Oslo, Norway tops costliest city list
NEW YORK --Planning a European summer vacation? Save your money.
Eight of the ten costliest cities worldwide are located in Europe, according to a recent survey from The Economist Group.
Oslo, Norway topped the list of the most expensive, followed by Paris, Copenhagen, Denmark and London. Two Japanese cities broke into the top ten: Tokyo -- which claimed the top spot in 2005 and came in second last year -- at fifth and Osaka Kobe at sixth.
Reykjavik, Iceland; Zurich, Switzerland; Frankfurt, Germany and Helsinki, Finland rounded out the ten.
"The strength of European currencies plays a large part," in unseating Tokyo from the top five, said Jon Copestake, the survey's editor. "But prices in Europe are also rising whereas those in Japan have been almost static."
Still dreaming of that trip to Europe? Consider the cheaper European capitals of Greece (Athens tied at No. 55), the Czech Republic (Prague tied at No. 55), Portugal (Lisbon at No. 59), and Poland (Warsaw at No. 63).
It may be an even better idea to stay close to home. The falling dollar and declining inflation made the United States affordable, even for a penny-pincher. New York, the most expensive U.S. city, didn't show up on the list until No. 28. Chicago followed at No. 36 and Los Angeles at No. 41.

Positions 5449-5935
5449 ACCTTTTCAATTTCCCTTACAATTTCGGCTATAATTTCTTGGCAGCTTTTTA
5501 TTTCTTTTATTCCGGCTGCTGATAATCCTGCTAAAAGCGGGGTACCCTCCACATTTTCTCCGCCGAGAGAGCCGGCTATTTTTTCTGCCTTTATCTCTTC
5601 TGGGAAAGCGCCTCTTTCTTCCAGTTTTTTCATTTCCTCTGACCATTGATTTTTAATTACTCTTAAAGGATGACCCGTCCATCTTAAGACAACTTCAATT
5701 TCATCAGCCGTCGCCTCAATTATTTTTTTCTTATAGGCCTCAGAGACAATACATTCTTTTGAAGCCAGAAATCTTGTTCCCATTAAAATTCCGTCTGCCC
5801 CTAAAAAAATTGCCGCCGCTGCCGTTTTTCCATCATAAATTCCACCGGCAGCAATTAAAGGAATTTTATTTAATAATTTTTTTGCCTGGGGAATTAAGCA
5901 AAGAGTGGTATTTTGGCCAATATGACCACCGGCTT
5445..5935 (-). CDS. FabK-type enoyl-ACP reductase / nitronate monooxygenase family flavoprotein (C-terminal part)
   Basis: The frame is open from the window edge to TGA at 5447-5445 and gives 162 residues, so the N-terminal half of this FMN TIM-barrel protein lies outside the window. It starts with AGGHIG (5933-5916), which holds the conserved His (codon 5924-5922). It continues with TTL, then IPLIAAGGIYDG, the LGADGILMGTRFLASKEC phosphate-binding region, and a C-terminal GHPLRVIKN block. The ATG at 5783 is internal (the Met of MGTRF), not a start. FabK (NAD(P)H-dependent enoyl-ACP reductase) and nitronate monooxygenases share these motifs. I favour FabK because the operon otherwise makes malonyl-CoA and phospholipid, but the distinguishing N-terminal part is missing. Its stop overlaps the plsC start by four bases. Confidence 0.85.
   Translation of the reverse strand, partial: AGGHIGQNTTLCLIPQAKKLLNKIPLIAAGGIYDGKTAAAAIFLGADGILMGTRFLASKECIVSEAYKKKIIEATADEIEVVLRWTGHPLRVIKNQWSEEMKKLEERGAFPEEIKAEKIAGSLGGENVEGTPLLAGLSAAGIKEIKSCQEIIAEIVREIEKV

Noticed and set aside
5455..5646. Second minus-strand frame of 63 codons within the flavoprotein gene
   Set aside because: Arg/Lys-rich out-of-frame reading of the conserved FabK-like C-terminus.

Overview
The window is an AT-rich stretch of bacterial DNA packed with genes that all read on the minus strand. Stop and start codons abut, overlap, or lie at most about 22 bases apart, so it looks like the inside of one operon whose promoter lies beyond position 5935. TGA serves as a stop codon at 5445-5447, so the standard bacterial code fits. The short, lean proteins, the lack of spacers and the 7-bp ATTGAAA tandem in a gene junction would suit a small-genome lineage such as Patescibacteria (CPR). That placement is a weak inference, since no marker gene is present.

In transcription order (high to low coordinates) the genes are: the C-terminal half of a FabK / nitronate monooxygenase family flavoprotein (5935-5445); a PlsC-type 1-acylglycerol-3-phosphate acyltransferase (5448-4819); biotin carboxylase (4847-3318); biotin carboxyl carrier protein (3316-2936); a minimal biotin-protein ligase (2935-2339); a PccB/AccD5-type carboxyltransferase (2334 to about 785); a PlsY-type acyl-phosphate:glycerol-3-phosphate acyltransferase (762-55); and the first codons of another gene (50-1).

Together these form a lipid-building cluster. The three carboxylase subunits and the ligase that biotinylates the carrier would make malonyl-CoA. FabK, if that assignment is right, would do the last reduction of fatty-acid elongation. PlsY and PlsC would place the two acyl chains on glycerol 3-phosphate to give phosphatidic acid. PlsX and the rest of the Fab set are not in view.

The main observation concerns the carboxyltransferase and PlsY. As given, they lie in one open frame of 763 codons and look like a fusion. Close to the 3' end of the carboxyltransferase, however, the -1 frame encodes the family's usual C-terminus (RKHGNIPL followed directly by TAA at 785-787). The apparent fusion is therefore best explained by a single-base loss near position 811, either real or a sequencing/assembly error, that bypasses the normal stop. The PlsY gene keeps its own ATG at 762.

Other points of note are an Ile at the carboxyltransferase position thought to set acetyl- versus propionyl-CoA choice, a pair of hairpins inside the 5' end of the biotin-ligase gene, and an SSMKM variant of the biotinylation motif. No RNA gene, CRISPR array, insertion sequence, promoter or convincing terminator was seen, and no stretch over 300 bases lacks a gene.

Atlanta claimed the title of cheapest U.S. city at No. 84.
Moscow -- tied for No.26 with Amsterdam, Netherlands -- edged out New York, while two cities in Canada -- Vancouver and Montreal -- gave the Big Apple a run for its money at Nos. 36 and 39, respectively.
The region of the world that offers the most bang for a dollar is Latin America, which accounts for a quarter of the cheapest 30 cities.
Africa and the Middle East also were home to inexpensive destinations. Except for Abidjan, Cote D'Ivoire and Tel Aviv, Israel, cities in these regions were absent from the costliest 50.
What was the best bargain on the list, and perhaps the least hospitable city for American tourists? Tehran, Iran at No. 132, the least expensive city on the list.
The Economist Intelligence Unit survey compared prices and products in more than 130 cities worldwide and used New York as a base index of 100 for comparisons.